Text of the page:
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Smoking and Gum Health

Many smokers need to be made more aware of the dangers of tobacco use. Only 29 percent of smokers say they believe themselves to be at an above-average risk for heart attack compared with their nonsmoking peers (Journal of the American Medical Association, March 1999).

While information about the medical problems associated with smoking – such as lung disease, cancer, heart disease and low-birth-weight babies – is widely available, many smokers are unaware that tobacco use is harmful to oral health.

Recent studies have shown that tobacco use may be one of the most significant risk factors in the development and progression of gum disease. In addition, following treatment, the chemicals in tobacco can slow down the healing process and make the treatment results less predictable.

How does smoking increase your risk for periodontal disease?

As a smoker, you are more likely than nonsmokers to have the following problems:

  • Calculus – plaque that hardens on your teeth and can only be removed during a professional cleaning
  • Deep pockets between your teeth and gums
  • Loss of the bone and tissue that support your teeth

If the calculus is not removed during a professional cleaning, and it remains below your gum line, the bacteria in the calculus can destroy your gum tissue and cause your gums to pull away from your teeth. When this happens, periodontal pockets form and fill with disease-causing bacteria.

If left untreated, periodontal disease will progress. The pockets between your teeth and gums can grow deeper, allowing in more bacteria that destroy tissue and supporting bone. As a result, the gums may shrink away from the teeth making them look longer. Without treatment, your teeth may become loose, painful and even fall out.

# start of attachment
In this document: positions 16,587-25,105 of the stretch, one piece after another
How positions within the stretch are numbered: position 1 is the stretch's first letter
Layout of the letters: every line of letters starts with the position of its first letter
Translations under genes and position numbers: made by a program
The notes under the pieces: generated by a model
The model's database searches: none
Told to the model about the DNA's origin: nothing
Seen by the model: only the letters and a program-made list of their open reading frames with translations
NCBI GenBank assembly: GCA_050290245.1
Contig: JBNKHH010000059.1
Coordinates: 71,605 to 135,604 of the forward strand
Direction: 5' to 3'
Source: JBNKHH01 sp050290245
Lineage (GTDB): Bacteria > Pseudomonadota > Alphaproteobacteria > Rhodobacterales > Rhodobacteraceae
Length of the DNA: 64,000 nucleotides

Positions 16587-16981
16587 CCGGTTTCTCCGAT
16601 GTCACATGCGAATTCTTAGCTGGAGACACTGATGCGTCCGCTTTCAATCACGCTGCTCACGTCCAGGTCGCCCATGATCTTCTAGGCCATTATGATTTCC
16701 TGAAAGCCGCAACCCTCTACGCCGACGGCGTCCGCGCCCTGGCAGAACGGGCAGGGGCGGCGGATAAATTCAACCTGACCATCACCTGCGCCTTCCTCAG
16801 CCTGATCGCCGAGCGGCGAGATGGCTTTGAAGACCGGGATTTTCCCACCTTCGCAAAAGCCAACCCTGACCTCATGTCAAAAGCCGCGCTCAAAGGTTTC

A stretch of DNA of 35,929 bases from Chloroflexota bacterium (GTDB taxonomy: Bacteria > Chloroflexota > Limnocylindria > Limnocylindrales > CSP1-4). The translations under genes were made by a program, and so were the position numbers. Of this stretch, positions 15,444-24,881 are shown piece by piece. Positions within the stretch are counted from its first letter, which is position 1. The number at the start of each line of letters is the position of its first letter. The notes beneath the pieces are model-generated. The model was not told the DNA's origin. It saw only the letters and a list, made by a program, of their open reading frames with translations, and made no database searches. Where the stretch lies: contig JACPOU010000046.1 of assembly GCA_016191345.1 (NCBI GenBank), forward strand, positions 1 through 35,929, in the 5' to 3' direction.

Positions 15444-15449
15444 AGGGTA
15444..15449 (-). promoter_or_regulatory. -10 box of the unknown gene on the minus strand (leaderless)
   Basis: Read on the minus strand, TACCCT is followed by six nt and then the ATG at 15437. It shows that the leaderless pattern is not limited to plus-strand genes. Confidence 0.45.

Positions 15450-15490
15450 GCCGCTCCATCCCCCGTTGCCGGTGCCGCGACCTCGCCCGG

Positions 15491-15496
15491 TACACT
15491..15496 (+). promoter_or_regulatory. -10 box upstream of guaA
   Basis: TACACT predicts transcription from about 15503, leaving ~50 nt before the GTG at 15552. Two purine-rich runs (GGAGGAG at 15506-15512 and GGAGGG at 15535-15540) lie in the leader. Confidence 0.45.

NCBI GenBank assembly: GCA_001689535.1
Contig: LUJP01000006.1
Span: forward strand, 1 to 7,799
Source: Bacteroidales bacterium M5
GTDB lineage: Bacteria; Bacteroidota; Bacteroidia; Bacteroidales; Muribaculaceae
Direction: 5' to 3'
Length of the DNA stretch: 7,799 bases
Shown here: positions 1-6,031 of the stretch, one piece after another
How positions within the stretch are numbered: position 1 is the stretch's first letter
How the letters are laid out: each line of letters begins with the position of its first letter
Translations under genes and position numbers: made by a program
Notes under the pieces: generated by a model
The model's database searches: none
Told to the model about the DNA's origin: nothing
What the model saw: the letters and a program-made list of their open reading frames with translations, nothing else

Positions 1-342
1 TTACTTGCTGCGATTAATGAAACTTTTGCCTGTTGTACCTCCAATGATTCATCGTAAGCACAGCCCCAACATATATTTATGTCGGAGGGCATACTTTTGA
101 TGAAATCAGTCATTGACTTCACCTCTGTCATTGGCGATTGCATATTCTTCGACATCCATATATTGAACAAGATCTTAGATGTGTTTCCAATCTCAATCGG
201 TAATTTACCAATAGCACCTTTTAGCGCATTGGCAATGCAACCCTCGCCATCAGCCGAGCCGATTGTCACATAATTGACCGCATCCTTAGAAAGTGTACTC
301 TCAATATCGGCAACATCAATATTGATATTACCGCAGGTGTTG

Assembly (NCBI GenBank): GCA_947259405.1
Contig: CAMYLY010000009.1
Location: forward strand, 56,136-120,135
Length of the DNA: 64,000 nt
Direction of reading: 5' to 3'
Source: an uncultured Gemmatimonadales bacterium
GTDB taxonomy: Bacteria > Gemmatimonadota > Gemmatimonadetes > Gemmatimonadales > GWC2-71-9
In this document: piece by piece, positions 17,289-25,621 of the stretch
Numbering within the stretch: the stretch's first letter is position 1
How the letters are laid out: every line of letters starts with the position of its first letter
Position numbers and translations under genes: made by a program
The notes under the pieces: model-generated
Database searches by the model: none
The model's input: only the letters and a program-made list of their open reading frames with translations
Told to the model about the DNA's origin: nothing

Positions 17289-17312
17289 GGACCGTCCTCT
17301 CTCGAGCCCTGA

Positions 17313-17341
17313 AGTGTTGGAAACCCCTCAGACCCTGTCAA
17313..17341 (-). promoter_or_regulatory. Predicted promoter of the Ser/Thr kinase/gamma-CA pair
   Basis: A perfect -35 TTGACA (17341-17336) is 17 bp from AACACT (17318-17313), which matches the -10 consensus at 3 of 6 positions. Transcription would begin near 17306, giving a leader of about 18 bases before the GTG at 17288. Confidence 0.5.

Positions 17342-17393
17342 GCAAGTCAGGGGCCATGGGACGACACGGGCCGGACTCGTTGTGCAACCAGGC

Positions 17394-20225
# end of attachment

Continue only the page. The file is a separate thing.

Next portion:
Smokers loose more teeth than nonsmokers do. Only about 20 percent of people over age 65 who have never smoked are toothless, while a 41.3 percent of daily smokers over age 65 are toothless.

Current smokers don’t heal as well after gum treatment as former smokers or nonsmokers. These effects are reversible if the smokers kick the habit before beginning treatment.

Other tobacco products are also harmful to your gum health. Smokeless tobacco also can cause gums to recede and increase the chance of losing the bone and fibers that hold your teeth in place.

Cigar and pipe smokers also experience tooth loss and alveolar bone loss at rates equivalent to those of cigarette smokers.

Other Oral Problems. Researches also have found that the following problems occur more often in people who use tobacco products: Oral cancer, Bad breath, Stained teeth, Tooth loss, Bone loss, Loss of taste, Less success with gum treatment, Less success with dental implants, Gum recession, Mouth sores, Facial wrinkling.

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